Driving in New Zealand? Essential Road Rules You Need to Know

Mountain Road New Zealand
A keep left road sign shown on a New Zealand road

It’s essential to know the road rules to keep safe when driving. When visiting New Zealand on holiday or on business, hiring a car or motorhome, you’ll need to be familiar with how our Road Code differs from the driving rules in your country.

If you are planning a New Zealand self-drive holiday vacation, we recommend you read this article and partake on the various online 'Test Before You Leave' programme's - It pays to be prepared.

Essential rules

We drive on the left using right-hand drive vehicles and, if you are not overtaking, stay in the left-hand lane on motorways.You can drive on your own driver’s licence for up to 12 months after arriving, and you must keep your licence with your when you are driving. Everyone must wear a seatbelt and children up to age 7 must be in an approved child seat.

You must not talk on a hand-held phone while driving, compose or read SMS messages, or access services on your phone that require you to hold the phone. NZ uses kilometres per hour for speed and kilometres for distances. The important speed limits are:

100km/h – default open road and motorway speed limit
80km/h or 70km/h - where road conditions are considered high crash zones the open road limit has been reduced.
50km/h – default urban speed limit (i.e. in towns and cities)
40km/h – speed limit around schools during marked times
30km/h – speed limit through roadworks
20km/h – speed limit past a stationary school bus that’s picking up or dropping off children; limit at accident sites

Jet lag and tiredness can affect your driving. Swap drivers if you feel tired, and don’t get distracted by the scenery. It’s best to stop to take photos. Indicate for at least three seconds and then pull well off the road.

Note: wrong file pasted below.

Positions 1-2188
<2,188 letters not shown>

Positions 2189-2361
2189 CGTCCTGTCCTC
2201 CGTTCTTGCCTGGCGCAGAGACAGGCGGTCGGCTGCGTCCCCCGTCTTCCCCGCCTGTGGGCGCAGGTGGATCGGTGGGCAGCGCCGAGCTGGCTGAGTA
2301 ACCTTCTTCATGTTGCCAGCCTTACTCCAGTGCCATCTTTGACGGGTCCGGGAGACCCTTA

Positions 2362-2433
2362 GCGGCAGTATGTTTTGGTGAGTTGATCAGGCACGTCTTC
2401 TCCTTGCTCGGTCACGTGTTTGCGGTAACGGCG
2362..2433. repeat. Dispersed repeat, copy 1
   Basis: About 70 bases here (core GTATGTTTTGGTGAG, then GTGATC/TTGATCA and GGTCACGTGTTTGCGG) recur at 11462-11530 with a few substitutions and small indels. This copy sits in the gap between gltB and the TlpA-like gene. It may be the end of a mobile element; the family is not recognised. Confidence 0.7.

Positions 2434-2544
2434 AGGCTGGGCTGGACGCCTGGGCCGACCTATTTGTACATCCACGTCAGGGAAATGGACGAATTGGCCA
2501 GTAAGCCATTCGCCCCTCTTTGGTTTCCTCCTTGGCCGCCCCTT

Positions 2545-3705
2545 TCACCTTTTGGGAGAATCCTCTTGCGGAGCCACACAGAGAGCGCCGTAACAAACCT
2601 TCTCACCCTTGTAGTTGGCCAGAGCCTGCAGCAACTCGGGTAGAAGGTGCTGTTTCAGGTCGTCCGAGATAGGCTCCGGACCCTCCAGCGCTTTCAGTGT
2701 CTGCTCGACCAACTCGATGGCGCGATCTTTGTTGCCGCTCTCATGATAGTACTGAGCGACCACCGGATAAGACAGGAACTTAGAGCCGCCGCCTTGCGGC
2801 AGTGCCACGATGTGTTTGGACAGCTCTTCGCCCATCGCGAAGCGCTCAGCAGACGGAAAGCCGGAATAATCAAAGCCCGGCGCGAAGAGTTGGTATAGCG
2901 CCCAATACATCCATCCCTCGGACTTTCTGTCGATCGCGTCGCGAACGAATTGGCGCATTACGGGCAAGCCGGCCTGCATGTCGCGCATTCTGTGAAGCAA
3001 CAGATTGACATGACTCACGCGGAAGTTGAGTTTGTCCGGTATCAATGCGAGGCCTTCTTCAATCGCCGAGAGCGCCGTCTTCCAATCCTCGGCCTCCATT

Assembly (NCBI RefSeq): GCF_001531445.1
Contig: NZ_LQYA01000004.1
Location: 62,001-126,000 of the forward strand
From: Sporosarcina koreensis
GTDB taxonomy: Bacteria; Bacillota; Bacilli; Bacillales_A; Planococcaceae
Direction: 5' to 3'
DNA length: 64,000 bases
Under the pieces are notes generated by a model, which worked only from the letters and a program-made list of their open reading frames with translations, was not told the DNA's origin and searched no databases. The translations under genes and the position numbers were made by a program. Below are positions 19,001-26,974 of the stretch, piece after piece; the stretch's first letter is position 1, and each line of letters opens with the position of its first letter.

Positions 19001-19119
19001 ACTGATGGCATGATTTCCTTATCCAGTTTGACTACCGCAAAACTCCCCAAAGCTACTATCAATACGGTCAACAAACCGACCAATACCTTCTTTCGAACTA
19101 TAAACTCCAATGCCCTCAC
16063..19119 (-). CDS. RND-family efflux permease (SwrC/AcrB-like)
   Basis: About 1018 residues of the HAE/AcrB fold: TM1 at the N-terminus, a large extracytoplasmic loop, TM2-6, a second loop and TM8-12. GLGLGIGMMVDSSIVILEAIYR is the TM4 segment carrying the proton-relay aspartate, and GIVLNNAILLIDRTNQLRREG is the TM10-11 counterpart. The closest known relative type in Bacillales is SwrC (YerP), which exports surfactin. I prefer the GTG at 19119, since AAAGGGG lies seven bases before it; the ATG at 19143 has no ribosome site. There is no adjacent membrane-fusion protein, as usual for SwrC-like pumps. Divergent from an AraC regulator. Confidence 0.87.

Road Sign National Park

Intersections and lane use

We drive clockwise around roundabouts (turning circles) and give way to the right.

At T-intersections, vehicles on the top of the T have right-of-way over vehicles on the bottom of the T. The complete intersection rules are here.

If you want to turn right from a through road into a side road you must give way to drivers coming towards you who are passing through or turning left.

You are allowed to overtake on the left on multi-lane roads.

You are not allowed a free turn on a red light (unlike, for example, in the USA).

It is an offence to obstruct traffic. If you have a queue of vehicles following you because you are driving well below the speed limit, you must periodically pull over to let them past.


Clearways are areas where parking is restricted during certain hours. A dashed yellow line next to the kerb means no parking at all.

Grand roadside view of Mt Tongariro


Many of the signs follow international conventions, and if not, are common sense, but many of the place names can be difficult to read at a glance if you are not used to them. We suggest that you know the route number of the road you should be on (e.g. SH5) as well as look for the names.

Motorways don’t exist outside of the main centres, and the roads can be narrow and windy, so allow extra time to stop and take in the sights. Expect to average of 70-80km/h on a 100km/h road. The team at First Light Travel hopes you have a fantastic stay in New Zealand, and that your driving is safe and easy. You can book and plan your self-drive holiday through First Light Travel. Let us help you have a fantastic trip to New Zealand with one of our recommended self-drive itineraries.

Most beautiful road in the world - drive to Mount Cook

There are several free resources to help you on your way:

  • Quiz: This free Road Code quiz is in four languages (Chinese, German, English and Spanish)
  • Languages: Tourism New Zealand provides an overview of driving in other languages (including Korean, Japanese, French, Portuguese and Bahasa). 
  • Video: This video explains driving in rural areas of the South Island.Test yourself before you leave.
  • Test: Take a Tourist/Visitor Test to learn about New Zealand's road rules
  • Info: Further Driving Safe in NZ information. 


Other related reading... 

The Ultimate New Zealand Road Trip - A Self Drive Itinerary

Best New Zealand Itinerary for a Honeymoon

Getting of the the beaten track with a Self-drive holiday in New Zealand

Travelling Safely in New Zealand

How to plan the perfect New Zealand Self-drive Holiday

The facts on Driving in New Zealand - what you require & what you need to know

Since 2001 we’ve been helping visitors plan their dream New Zealand holiday. We aim to make visiting our beautiful land effortless. Let our expert holiday planners put together an itinerary for you, no obligation FREE of charge, or get some friendly advice on what small group tour would suit - Just follow the link and answer a few brief questions.  


Steve Taylor
Steve Taylor
: 16 Dec 2017 (Last updated: 23 Sep 2021)

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